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I have read with interest the article by Dr. David G. Cogan entitled, "Aims and Aids in the Teaching of Basic Sciences in Ophthalmology." There is no question in my mind but that a study course in the basic sciences as applied to the eye will become a regular part of every ophthalmologic residency in the country. The experience gained in organizing the course at Columbia University and in participating in the course at Harvard and in the two courses sponsored by the Ophthalmological Study Council has given me a number of impressions which I should like to discuss in connection with Dr. Cogan's paper.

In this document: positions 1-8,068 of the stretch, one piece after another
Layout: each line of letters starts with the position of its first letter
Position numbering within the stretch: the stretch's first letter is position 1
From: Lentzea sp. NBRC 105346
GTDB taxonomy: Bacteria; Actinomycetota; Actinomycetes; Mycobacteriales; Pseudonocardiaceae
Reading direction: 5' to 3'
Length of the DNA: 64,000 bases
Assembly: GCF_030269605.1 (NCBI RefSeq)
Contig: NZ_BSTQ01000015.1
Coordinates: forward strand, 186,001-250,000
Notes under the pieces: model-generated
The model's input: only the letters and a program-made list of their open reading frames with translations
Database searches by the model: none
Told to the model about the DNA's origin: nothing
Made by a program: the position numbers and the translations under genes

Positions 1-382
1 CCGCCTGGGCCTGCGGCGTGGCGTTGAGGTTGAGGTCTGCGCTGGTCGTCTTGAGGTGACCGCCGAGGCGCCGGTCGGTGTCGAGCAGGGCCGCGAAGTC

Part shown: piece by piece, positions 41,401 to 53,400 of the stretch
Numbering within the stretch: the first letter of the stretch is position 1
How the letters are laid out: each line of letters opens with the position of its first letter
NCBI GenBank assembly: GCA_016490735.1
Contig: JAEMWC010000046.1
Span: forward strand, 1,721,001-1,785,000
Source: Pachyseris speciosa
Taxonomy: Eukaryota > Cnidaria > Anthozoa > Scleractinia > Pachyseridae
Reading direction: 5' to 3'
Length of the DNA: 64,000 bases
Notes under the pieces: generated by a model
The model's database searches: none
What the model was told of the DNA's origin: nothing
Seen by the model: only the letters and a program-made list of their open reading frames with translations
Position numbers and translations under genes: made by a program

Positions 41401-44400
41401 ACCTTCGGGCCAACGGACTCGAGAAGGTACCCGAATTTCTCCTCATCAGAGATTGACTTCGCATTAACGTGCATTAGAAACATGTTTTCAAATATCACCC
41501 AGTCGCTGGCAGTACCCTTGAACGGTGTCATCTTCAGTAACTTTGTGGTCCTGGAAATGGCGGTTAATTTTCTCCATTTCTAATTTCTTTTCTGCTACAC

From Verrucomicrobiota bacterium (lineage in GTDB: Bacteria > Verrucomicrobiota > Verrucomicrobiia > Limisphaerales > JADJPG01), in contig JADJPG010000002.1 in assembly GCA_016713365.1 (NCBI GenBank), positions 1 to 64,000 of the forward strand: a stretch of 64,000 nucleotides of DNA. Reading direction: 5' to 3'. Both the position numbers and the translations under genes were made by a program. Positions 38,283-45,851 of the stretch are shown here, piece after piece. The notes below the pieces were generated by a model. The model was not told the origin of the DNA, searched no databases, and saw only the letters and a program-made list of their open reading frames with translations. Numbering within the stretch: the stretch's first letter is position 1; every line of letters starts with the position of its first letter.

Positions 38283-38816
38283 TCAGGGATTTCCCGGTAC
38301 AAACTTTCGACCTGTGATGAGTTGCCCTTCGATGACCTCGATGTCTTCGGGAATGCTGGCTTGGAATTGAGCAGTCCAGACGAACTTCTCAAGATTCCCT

I agree with Dr. Cogan that only the exceptional person acquires adequate training in the basic sciences as applied to ophthalmology without an organized course. Without such a course the average resident enters ophthalmology with only a superficial knowledge of the applications of the basic
Thygeson P. TEACHING OF BASIC SCIENCES IN OPHTHALMOLOGY. Arch Ophthalmol. 1947;37(4):539-541. doi:10.1001/archopht.1947.00890220551015